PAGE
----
Central coast in long-term erosion battle

14:00 | 11/10/2018
The negative effects of climate change and rising sea levels along the central coastal provinces of Vietnam requires the efforts of both local authorities and businesses in minimising losses.
central coast in long term erosion battle
Local authorities and hoteliers along the beach have been spending too much money on erosion prevention, trying to take action before it is too late, Source: Sunrise Premium Resort

A REGION BLESSED BY NATURE, ATTACKED BY NATURE

Stretching 1,765 kilometres from Thanh Hoa to Binh Thuan provinces, the central region of Vietnam is blessed with a long coastal line of various beautiful beaches that are high on any traveller’s destination list and boasts huge possibilities for economic development.

Over the years, the infrastructure system along this coastline has been upgraded and rapidly modernised in order to attract a vast number of domestic and international investors, as well as tourists.

This is especially true of central coast cities such as Danang. The city is backed by a clear and efficient master plan to help attract local and international investors in building modern and luxury properties. As a result business is booming along its coastal lines, which has led to a renewal of the image and reputation of the whole city.

Despite this rich nature and the luxurious facilities, many property and hospitality projects along Danang’s beaches continue to face various risks from natural disasters. Climate change, along with rising sea levels, is slowly altering the cycle of rainy and stormy seasons causing significant damage to businesses. At My Khe Beach in Ngu Hanh Son district, and Son Tra district’s Mau Thai Beach, sea erosion has destroyed long dykes, staircases, pavements, walking paths along the beaches.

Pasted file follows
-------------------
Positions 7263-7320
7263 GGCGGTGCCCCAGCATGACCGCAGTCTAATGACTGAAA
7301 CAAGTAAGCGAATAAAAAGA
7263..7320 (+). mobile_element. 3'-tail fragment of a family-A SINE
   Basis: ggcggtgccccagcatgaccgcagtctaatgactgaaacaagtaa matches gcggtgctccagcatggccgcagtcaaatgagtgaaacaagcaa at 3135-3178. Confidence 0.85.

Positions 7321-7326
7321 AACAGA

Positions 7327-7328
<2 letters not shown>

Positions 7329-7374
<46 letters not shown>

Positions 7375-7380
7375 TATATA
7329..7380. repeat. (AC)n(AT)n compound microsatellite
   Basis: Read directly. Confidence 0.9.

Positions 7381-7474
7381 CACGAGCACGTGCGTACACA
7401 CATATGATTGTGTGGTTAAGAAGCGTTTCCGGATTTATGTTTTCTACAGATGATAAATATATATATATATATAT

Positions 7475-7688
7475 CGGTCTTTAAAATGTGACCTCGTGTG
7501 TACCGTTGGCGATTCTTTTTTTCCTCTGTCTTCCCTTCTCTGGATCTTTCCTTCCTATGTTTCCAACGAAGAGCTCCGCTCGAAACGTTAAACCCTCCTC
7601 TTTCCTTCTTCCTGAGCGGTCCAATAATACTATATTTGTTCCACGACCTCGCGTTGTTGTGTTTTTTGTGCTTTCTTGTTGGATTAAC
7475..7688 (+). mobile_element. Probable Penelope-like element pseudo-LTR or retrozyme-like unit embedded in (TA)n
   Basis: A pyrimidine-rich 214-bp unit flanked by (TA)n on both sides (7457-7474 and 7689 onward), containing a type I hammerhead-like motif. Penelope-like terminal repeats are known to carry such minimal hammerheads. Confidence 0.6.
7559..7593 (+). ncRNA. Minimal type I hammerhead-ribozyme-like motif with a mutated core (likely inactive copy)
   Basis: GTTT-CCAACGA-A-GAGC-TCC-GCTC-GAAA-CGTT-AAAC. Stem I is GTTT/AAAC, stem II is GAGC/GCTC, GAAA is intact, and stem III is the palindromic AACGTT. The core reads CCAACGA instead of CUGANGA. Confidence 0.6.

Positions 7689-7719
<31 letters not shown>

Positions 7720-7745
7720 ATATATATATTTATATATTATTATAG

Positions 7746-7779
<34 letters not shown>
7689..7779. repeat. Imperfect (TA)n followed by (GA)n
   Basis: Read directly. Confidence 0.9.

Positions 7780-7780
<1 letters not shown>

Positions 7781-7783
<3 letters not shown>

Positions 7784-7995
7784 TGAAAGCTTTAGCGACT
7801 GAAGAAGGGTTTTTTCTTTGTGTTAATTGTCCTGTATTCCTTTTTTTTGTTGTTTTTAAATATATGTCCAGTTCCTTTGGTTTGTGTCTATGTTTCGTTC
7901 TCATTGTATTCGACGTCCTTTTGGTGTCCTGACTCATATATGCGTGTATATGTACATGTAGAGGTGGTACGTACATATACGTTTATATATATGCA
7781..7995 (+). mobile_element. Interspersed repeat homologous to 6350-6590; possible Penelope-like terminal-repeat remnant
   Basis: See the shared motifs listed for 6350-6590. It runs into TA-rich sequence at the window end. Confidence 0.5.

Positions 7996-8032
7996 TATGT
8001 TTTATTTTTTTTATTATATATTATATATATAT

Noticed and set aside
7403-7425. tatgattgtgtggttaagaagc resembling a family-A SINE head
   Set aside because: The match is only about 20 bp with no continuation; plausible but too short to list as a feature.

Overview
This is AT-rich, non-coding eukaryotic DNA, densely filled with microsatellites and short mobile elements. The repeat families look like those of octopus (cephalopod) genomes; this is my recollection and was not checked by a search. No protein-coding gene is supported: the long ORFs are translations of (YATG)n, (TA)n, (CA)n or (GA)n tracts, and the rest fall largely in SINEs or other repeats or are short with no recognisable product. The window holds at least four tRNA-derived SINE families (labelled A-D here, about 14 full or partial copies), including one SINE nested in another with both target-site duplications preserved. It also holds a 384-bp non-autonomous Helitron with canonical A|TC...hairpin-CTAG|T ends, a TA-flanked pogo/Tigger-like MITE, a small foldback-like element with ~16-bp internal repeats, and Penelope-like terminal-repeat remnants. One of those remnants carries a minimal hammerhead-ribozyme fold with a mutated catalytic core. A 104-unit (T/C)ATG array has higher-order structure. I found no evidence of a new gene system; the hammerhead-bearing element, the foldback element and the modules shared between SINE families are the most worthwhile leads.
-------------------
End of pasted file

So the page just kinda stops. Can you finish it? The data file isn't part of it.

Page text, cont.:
In Quang Ngai province, there are 21 listed erosion sites, including five suffering from serious erosion. At its My Khe and Sa Huynh beaches, some hotels and households have been affected by rising sea levels despite the creation of stone embankments. The 134km-long coastline along Quy Nhon city and Nhon Ly in Binh Dinh province, where the FLC resort complex is located, also suffers from land erosion.

The emerging province of Phu Yen, where a vast number of leisure and luxury property and hospitality projects are under construction, is looking to combat the phenomenon of rising sea levels and tides even though the area is less at risk to heavy storms. “We have to increase our capital in order to upgrade and consolidate the foundation of our project, and to prevent tide phenomenon and sea erosion,” said Van Tat Thang, investor of the Rosa Alba Resort project in Phu Yen.

Further north, Thua Thien - Hue province has focused on promoting its Lang Co and Thuan An beaches to attract investors. Though the region is blessed with white sand, clear blue sea and gentle waves, the emergence of climate change is causing severe weather conditions with unforeseeable circumstances. “Sometimes the weather is very beautiful with brilliant sunshine in the morning, but after just a few minutes we can see heavy rain for the rest of the day. Our guests are then often forced to remain inside the resort,” said Tran Van Hong, representative of Lang Co Beach Resort.